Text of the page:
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Tesla's cash problem may not be a problem at all

Kevin Chupka
Executive Producer/Writer

A little more than nine months ago Tesla (TSLA) hit an all-time closing high of $286 a share before dipping back near its 52-week low of $185 in March. Now Elon Musk’s electric car company is just about $35 from that all-time peak and some are saying that means time is running out to raise the cash they’ll need to meet Musk’s lofty goal of selling 500,000 cars a year in 2020.

The Wall Street Journal tackled the issue this morning, noting that Tesla recently struck a revolving credit agreement with several banks that would let it borrow $750 million. While that sounds like a healthy chunk of change, especially when you add it to the $1.5 billion sitting on the company's balance sheet. Still, it is important to note that Tesla burned through about $500 million of cash in just the first quarter of this year.

One option the Journal notes would be a secondary stock offering. Here is the paper’s back of the envelope calculation:

Assume that Tesla were to issue stock at a steep discount of roughly 25% to the current market price, or at $200 apiece. This would raise $750 million in gross proceeds, while putting only 3.75 million new shares into the market, equal to just 3% of Tesla’s diluted shares outstanding at the end of March.

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“The thing is, people are complaining about them and wondering whether they’re going to run out of money. I don’t think they’re going to run out of money anytime soon,” says Yahoo Finance Editor-in-Chief Andy Serwer.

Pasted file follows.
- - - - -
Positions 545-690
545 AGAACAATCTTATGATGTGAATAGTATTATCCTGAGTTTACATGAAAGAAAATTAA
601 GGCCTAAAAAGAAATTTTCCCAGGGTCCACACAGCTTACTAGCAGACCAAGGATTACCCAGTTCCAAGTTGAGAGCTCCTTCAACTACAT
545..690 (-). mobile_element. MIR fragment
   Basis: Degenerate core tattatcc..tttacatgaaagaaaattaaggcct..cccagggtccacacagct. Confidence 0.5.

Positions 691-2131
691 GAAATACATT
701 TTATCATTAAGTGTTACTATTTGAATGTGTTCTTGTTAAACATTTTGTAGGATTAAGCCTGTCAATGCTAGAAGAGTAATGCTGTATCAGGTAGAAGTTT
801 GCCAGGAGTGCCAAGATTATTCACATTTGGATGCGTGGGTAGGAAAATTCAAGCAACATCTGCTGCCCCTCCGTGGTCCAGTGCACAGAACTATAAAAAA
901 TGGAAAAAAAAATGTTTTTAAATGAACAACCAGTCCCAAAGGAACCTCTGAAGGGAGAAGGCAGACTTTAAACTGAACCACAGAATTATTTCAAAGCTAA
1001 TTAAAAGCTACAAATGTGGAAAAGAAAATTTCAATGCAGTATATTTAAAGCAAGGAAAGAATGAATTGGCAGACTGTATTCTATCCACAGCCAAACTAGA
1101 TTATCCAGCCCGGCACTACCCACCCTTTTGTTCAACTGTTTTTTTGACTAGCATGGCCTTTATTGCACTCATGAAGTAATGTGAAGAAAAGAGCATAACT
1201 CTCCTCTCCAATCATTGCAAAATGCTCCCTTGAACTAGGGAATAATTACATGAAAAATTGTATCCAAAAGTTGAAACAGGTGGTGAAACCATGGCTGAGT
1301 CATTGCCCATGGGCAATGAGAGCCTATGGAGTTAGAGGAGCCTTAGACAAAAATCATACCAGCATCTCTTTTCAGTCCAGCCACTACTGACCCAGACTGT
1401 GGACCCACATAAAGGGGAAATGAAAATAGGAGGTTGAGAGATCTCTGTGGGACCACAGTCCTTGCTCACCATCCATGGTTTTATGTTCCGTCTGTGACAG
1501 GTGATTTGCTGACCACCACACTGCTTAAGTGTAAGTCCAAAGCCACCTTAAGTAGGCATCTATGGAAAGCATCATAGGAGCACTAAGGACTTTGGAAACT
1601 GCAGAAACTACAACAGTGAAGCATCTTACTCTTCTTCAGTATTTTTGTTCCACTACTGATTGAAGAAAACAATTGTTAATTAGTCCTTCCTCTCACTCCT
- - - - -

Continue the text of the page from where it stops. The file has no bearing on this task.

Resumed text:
But more cash is not the only thing Musk will need to reach that half million goal in five years. Right now the automaker's market cap is roughly half the size of GM or Ford but it only has one model to sell. The company’s crossover offering, the Model X, is expected to be released next year, which will double the fleet of offerings.

Along with the new car comes, Tesla hopes, a new group of buyers: women. The Washington Post reports:

Tesla designers gathered a women's focus group at its headquarters in Palo Alto, Calif., last year to survey which aspects of the Model X the group found most appealing. That attention to one of the auto world's most underserved markets seems to be paying off: Earlier this year, Musk said more than half of the Model X's pre-orders have come from women.

A year after the release of the Model X Tesla is planning their third offering, the aptly a named “Model 3.” Expected to be priced in the mid-$30,000 range the more afforadable car could be the lynch pin in the plan to sell 500,000 cars a year. That is if it arrives on time.

Last week the company’s chief technology officer and co-founder J.B. Straubel said the vehicle that everyone was expecting by 2017 was planned for 2018.

Tesla has since clarified, telling TheStreet.com “As we've stated, we plan to show Model 3 in 2016 and begin production in 2017. JB's slide is a high-level look into when Model 3 will be in full production."

“If they don’t have a $30,000 car they’re never going to get [to their goal] so it does raise concerns,” says Yahoo Finance’s Aaron Task. “I think investors are looking - not past that - but in front of it is the Model X that is coming out soon. If that gets delayed they you really have some concerns building up.”

Still, Task is long Tesla stock and has been for some time, saying it’s a bet on Musk’s genius as much as anything else.”It’s not about the cars, it’s about the electric grid,” he says, “and what they can do to transform it. It’s speculative - very - so investors are going to be forgiving as long as other things don’t start to go bad.”